Book Review: The Weight of a Mustard Seed: The Intimate Life of an Iraqi Family During Thirty Years of Tyranny (2009) by Wendell Steavenson
Wendell Steavenson’s The Weight of a Mustard Seed—the title drawn from a verse of the Qur’an about the difference between attaining heaven and hell—comprises five years of research about Kamel Sachet Aziz al-Janabi, one of Saddam Hussein’s favourite and most senior generals.
Born in 1947, Kamel Sachet joined the Iraqi police straight from school in the mid-1960s and joined the army in 1975. Sachet was soon in the Special Forces, training in mountain warfare in Germany in 1978, taking part in joint exercises with Iranian Special Forces during the time of the Shah—learning Farsi along the way—and then being part of the Iraqi Special Forces advanced party sent to invade Iran after Ruhollah Khomeini’s takeover. Sachet would later be part of the elite forces sent to secure Saddam’s occupation of Kuwait. After Saddam was evicted from Kuwait, Sachet, who had been slipping deeper and deeper into religious zeal from the early 1980s, was made governor of Maysan where he ran a de facto Salafi commune. Sachet was eventually removed from this post by regime internal intrigue, and was moved to a job in the office of the president. For reasons never definitively established, Sachet was murdered on Saddam Hussein’s orders on the first day of Operation DESERT FOX in December 1998.
Kamel Sachet’s story is an interesting one for what it says about the Saddam regime’s changing attitude toward Islamism as it ran its course, reversing the hard-secular outlook that prevailed at varying degrees of intensity from the late 1960s to the early 1980s, and transforming into an Islamist State in the last fifteen years of the regime. Continue reading
Published at Left Foot Forward
On 9 September the British government announced a new plan for dealing with Syria and the Islamic State (ISIS):
- Airstrikes when necessary into Syria to destroy the leadership of ISIS;
- Buttressing the Iraqi government in its fight with ISIS;
- Dropping the demand that Syrian dictator Bashar al-Assad step aside immediately and instead allowing Assad to lead a transition, in order that Russia and Iran will agree to Assad going at all.
All three parts of this plan push in a pro-Iran direction, and strengthen Assad. Continue reading
The Taliban on August 31 finally confessed all: its leader, Mullah Muhammad Omar, had been dead since April 23, 2013. The Taliban admitted that Mullah Omar had passed from this veil of tears on July 30 but was distinctly vague on when. Omar’s death was kept secret because of “jihadi considerations,” namely the “testing” time the mujahideen were having with the “foreign invaders,” the Taliban says. While the Taliban places the emphasis on its struggle with NATO, the reality is that NATO is drawing down and the Taliban’s burgeoning foe is the Islamic State (I.S.). The Taliban is tied to al-Qaeda’s faltering brand, and conditions are militating to help I.S., not al-Qaeda, in “Khorasan”. Continue reading
Published at National Review
The admission by the Taliban on July 30 that its leader, Mullah Muhammad Omar, had died was widely seen as good news for the Islamic State (ISIS) against its jihadist competitors. But while ISIS’s growing power in Afghanistan over the last year has garnered significant attention, the rise of Iran’s influence in the country has been less noted. Worse, in the light of the nuclear agreement with the U.S., Iran’s expanded influence is held by some observers to be a stability-promoting development. This is a dangerous fantasy that has already been falsified in the Fertile Crescent, where the synergetic growth of Iran and ISIS promotes chaos and radicalism—to the advantage of both and the disadvantage of the forces of moderation and order. Continue reading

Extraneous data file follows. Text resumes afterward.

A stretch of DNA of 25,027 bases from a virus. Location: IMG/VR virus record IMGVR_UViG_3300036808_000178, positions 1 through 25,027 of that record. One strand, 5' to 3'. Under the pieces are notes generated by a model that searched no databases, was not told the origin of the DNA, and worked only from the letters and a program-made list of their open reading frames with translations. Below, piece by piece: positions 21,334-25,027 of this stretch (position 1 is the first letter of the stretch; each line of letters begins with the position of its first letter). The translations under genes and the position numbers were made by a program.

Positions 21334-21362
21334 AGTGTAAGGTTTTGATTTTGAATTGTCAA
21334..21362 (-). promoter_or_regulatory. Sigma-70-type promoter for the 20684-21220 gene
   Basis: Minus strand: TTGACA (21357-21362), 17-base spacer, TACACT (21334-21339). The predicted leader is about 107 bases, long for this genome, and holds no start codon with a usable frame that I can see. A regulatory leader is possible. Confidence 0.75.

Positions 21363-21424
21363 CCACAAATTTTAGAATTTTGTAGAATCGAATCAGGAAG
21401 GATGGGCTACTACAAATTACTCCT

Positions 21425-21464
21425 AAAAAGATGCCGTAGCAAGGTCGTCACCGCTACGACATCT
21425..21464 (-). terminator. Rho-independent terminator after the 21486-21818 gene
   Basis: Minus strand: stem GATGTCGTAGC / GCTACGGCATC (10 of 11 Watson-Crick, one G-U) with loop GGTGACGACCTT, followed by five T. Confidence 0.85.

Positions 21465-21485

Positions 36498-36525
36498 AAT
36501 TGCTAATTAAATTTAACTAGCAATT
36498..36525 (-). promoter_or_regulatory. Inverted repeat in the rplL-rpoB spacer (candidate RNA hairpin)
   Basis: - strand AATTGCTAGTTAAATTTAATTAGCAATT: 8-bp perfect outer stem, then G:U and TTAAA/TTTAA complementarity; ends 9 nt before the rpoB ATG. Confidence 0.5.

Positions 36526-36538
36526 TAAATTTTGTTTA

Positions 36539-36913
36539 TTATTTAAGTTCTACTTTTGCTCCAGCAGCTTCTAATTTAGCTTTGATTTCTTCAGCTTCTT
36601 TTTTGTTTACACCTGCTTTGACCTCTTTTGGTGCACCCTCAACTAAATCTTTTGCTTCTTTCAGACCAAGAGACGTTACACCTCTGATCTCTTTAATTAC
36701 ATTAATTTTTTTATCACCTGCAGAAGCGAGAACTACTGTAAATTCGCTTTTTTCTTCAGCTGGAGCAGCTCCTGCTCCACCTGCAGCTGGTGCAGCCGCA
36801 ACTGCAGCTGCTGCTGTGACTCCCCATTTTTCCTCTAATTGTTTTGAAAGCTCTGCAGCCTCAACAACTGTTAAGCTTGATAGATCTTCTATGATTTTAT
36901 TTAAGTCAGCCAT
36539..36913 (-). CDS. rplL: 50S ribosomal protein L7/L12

On Sunday the British Embassy in Iran was reopened after four years of closure. The British government’s decision is consistent with two emerging trends: the United States using the nuclear accord to facilitate détente with Iran, and European States falling into line with this policy and beginning to compete to enter the emerging Iranian market.
The British Embassy in Tehran was closed in November 2011 after ‘protesters’—a regime-orchestrated mob—stormed the building, ostensibly in protest against sanctions. The regime claimed helplessness in the face of angry demonstrators.
But it is worth remembering that when Iranian citizens take to the streets in a manner the regime actually disapproves of, it mobilises its security forces to murder them, and imprison them en masse in facilities where they are, male and female, raped as a form of punishment and torture. Continue reading
The Saudi-led Operation DECISIVE STORM began in Yemen on March 25 as a campaign of airstrikes against the Iran-backed Houthis, to weaken them and re-install the president, Abd Rabbo Mansour Hadi, who was overthrown by the Houthis last September.
In April, I wrote in support of the Saudi-led operation for: (1) having drawn a line against Iran’s imperialism after Lebanon, Syria, and Iraq; (2) potentially decreasing the growth of the Islamic State (ISIS) by providing Sunnis, in Yemen and beyond, with an alternative form of resistance to Iran’s encroachments; and (3) offering a chance for more stability in Yemen, which was then in free fall with Iran, al-Qaeda, and ISIS capitalizing on the chaos. Continue reading